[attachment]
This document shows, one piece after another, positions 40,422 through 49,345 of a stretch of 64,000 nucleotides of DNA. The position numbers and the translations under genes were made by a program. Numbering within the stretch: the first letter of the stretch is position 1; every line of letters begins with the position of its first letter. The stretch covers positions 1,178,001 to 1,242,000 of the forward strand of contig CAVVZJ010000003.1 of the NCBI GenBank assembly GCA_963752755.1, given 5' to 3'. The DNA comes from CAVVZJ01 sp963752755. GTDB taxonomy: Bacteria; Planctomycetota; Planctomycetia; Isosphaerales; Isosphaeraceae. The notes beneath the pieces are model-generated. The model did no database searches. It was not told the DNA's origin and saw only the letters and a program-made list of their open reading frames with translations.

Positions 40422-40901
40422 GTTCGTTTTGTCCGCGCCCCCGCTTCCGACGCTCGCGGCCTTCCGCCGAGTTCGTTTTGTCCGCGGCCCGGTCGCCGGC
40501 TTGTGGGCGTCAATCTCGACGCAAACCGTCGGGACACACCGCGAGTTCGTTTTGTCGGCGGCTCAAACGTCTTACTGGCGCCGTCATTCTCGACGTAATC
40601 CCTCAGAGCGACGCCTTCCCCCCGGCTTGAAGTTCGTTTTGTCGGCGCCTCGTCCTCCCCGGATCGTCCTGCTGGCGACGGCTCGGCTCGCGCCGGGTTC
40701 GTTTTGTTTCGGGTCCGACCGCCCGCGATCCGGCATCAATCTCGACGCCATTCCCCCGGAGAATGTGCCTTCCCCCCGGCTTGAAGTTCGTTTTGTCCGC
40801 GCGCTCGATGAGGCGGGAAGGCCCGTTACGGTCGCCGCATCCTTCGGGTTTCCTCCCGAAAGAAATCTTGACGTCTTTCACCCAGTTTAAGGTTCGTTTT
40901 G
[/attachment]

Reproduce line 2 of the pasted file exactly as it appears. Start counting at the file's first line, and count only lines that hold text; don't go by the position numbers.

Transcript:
Positions 40422-40901